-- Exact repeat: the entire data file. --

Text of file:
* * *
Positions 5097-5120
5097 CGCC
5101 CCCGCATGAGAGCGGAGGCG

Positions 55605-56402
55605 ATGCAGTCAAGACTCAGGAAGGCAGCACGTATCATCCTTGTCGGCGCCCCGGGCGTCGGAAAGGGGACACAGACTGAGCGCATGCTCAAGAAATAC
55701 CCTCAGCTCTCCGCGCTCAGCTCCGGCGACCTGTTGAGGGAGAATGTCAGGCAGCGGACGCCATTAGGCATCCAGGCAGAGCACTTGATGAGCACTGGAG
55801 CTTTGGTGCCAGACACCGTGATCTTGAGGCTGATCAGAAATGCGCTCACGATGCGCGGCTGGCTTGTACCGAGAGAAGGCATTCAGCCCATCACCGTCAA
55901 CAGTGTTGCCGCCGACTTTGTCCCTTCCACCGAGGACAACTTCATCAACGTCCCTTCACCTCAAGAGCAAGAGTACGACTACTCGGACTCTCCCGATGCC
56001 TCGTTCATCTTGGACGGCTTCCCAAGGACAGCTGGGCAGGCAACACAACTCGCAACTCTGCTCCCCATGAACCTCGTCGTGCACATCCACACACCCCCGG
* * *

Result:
Positions 5097-5120
5097 CGCC
5101 CCCGCATGAGAGCGGAGGCG

Positions 55605-56402
55605 ATGCAGTCAAGACTCAGGAAGGCAGCACGTATCATCCTTGTCGGCGCCCCGGGCGTCGGAAAGGGGACACAGACTGAGCGCATGCTCAAGAAATAC
55701 CCTCAGCTCTCCGCGCTCAGCTCCGGCGACCTGTTGAGGGAGAATGTCAGGCAGCGGACGCCATTAGGCATCCAGGCAGAGCACTTGATGAGCACTGGAG
55801 CTTTGGTGCCAGACACCGTGATCTTGAGGCTGATCAGAAATGCGCTCACGATGCGCGGCTGGCTTGTACCGAGAGAAGGCATTCAGCCCATCACCGTCAA
55901 CAGTGTTGCCGCCGACTTTGTCCCTTCCACCGAGGACAACTTCATCAACGTCCCTTCACCTCAAGAGCAAGAGTACGACTACTCGGACTCTCCCGATGCC
56001 TCGTTCATCTTGGACGGCTTCCCAAGGACAGCTGGGCAGGCAACACAACTCGCAACTCTGCTCCCCATGAACCTCGTCGTGCACATCCACACACCCCCGG